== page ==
Sax on the Web Forum banner
1 - 10 of 10 Posts

·
Registered
Joined
·
75 Posts
Discussion Starter · #1 ·
I've got the opportunity to buy this old Conn sax, however I'm unsure of what it's worth... here's some info the owner gave me:

S# 28848
L= low pitch A=440
Conn - Pan American
W. 408 P-A Bldg
Elkhart, Ind

Would it be worth the effort to spend a few hundred bucks to restore an instrument like this? Also, what's a good estimate of when this sax was made? I'm no good at analyzing serials...

Thanks :)
 

·
Banned
Joined
·
5,336 Posts
The Conn woodwind serial number chart in the Allied Catalog puts this sax serial number somewhere between 1913 and 1914. I don't know if the Pan Am stencils followed this serial number pattern or not.

It depends entirely on the condition of the sax if it is worth the cost to make playable. A basic repad runs about $300. If there is body damage, rusted rods and screws, loose keys etc. a mechanical overhaul could be over $500 to make it a good playing sax again.

John
 

·
Registered
Joined
·
383 Posts
Its worth it, I think and the chart is very helpful so take a look.

-Birdman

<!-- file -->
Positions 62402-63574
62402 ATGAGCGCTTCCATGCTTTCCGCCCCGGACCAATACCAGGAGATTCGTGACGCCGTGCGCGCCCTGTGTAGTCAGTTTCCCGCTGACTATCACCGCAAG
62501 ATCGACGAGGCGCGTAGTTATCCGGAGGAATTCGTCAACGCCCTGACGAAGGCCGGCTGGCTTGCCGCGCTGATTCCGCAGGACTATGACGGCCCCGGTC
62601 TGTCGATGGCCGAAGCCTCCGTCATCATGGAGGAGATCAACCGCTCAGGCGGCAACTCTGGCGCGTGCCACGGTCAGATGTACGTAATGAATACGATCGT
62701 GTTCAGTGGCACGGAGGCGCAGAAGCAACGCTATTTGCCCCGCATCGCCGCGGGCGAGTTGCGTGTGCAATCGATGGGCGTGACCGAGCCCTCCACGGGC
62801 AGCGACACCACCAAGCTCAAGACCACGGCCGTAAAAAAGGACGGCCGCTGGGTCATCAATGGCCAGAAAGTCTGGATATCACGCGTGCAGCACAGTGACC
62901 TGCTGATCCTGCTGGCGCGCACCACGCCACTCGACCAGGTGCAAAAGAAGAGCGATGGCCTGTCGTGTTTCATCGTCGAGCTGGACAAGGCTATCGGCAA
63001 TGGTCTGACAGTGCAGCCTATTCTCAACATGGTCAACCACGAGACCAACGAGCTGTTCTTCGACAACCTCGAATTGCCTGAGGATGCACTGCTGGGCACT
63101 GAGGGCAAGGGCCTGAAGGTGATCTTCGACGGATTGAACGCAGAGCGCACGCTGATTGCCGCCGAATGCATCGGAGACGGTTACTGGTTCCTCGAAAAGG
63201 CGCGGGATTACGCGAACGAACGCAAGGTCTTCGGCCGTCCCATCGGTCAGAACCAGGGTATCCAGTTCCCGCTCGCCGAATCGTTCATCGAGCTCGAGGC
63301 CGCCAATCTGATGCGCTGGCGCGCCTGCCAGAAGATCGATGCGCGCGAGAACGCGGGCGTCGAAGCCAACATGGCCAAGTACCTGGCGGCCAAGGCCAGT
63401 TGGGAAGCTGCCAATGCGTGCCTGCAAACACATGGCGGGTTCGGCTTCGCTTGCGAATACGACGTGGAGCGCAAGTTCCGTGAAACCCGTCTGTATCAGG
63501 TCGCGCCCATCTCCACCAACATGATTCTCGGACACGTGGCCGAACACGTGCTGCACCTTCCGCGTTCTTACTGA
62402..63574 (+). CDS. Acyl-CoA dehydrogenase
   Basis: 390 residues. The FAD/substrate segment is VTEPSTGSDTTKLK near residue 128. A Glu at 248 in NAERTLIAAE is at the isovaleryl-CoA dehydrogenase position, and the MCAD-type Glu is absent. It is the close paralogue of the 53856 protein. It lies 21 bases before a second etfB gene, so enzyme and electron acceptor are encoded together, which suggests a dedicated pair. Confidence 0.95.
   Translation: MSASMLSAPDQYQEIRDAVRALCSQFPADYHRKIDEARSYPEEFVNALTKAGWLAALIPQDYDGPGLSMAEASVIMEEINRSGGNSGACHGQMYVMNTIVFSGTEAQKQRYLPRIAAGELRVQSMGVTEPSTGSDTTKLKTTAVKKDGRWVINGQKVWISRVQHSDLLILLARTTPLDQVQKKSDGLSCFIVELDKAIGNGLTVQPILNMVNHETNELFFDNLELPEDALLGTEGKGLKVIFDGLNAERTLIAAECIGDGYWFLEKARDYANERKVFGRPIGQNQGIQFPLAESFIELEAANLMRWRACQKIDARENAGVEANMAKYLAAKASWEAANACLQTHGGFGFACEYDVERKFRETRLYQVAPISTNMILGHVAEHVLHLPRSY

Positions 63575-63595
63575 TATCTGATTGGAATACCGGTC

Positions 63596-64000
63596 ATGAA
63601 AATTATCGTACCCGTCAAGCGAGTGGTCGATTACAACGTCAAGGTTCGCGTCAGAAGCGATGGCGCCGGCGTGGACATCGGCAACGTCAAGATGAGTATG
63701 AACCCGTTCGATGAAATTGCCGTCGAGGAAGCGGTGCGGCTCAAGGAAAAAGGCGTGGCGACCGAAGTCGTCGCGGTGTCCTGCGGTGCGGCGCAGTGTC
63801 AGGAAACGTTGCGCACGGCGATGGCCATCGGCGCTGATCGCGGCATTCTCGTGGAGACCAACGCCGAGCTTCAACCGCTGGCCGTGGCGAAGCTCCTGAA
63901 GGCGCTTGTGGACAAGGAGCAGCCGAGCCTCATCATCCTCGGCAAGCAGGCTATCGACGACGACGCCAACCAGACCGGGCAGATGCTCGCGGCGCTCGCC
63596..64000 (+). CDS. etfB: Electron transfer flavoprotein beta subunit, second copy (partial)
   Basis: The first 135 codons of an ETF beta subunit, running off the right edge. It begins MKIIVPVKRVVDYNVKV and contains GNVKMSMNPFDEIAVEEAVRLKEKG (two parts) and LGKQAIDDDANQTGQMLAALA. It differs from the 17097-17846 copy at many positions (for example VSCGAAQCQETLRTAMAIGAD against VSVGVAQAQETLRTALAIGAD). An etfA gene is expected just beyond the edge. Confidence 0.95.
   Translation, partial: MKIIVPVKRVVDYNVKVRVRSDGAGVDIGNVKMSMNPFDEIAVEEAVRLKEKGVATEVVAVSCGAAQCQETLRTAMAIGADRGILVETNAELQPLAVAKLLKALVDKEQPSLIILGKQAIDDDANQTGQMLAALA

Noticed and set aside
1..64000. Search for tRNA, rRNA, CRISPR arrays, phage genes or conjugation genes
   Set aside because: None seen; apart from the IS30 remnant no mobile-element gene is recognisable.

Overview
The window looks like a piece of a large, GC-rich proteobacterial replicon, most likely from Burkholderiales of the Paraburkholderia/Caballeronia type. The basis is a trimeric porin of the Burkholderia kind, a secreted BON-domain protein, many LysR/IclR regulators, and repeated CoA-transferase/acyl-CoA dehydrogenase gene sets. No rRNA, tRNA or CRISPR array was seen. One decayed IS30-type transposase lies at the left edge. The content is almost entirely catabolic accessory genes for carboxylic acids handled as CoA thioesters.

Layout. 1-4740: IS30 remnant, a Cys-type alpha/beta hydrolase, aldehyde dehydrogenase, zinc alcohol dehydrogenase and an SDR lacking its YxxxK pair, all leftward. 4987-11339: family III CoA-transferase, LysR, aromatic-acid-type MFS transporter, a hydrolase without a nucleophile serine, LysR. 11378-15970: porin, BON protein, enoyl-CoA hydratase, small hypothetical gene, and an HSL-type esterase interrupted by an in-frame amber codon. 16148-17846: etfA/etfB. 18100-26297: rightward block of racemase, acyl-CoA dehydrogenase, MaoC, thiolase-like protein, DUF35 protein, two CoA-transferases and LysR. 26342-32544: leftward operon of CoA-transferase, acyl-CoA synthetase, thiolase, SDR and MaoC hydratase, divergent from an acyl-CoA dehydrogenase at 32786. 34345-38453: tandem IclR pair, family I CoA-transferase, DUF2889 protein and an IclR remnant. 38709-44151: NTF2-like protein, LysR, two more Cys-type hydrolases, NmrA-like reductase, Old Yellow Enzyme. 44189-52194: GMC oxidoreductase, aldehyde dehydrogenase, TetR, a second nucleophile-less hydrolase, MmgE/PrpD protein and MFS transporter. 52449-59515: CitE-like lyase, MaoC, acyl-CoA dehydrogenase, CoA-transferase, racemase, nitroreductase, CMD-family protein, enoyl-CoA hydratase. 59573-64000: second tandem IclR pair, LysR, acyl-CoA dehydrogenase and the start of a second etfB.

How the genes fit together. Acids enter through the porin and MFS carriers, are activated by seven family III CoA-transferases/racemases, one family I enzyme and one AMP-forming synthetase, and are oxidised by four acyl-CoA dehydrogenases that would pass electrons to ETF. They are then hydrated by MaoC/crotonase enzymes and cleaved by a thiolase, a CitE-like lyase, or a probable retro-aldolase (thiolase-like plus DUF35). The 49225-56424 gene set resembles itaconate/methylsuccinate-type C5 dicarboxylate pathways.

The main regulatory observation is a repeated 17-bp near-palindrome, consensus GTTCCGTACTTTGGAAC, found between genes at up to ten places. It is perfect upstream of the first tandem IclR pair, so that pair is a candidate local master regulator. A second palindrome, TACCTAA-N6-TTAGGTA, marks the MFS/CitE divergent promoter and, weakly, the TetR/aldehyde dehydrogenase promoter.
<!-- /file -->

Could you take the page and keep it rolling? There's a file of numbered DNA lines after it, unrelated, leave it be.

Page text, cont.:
·
Distinguished SOTW Member
Joined
·
14,442 Posts
I agree that if the horn requires MUCH work, it may not be worth it. But if all the parts are there and they work, then an overhaul may be WELL worth it. I once bought an early '20's Buescher TT alto off eBay and when Rheuben Allen finished with it, he said it was the nicest TT he'd seen. It plays great.

If you'd said it was a C-Mel, then I would've probably said forget it. Not that C-Mels doesn't have a place in today's world, but even the good ones don't bring enough dough at sale to justify the cost - unless you are a C-Mel addict (like some of us). DAVE
 
G

·
I don't believe I would bother with a Pan American. I purchased one on Ebay for only $55.00. After considering the cost to repad, and recork, I decided it wasn't worth the investment. I havn't seen Pan-Ams bringing
decent coin anywhere. If you like the horn and are going to keep it, then spend the money. Mine played fine, but I like my Conn Wonder alto quite a bit more. If you want an early Conn, I'd go with a New Wonder and fix that up. You should be able to find one fairly reasonable.
 

·
Premium Member
Joined
·
13,992 Posts
If you are looking to flip this horn for a profit, you might find yourself upside down in the monetary investment quite quickly.

The condition of the horn, the type, and the overall price is paramount in answering this question.
 

·
Registered
Joined
·
86 Posts
You have to decide whether this is to be kept and played or restored and sold. Pan-Am's are undervalued as most stencils are. It will probably play well, not much different than a mainline Conn from the same time period. It will not sell for much though.
 
1 - 10 of 10 Posts
Top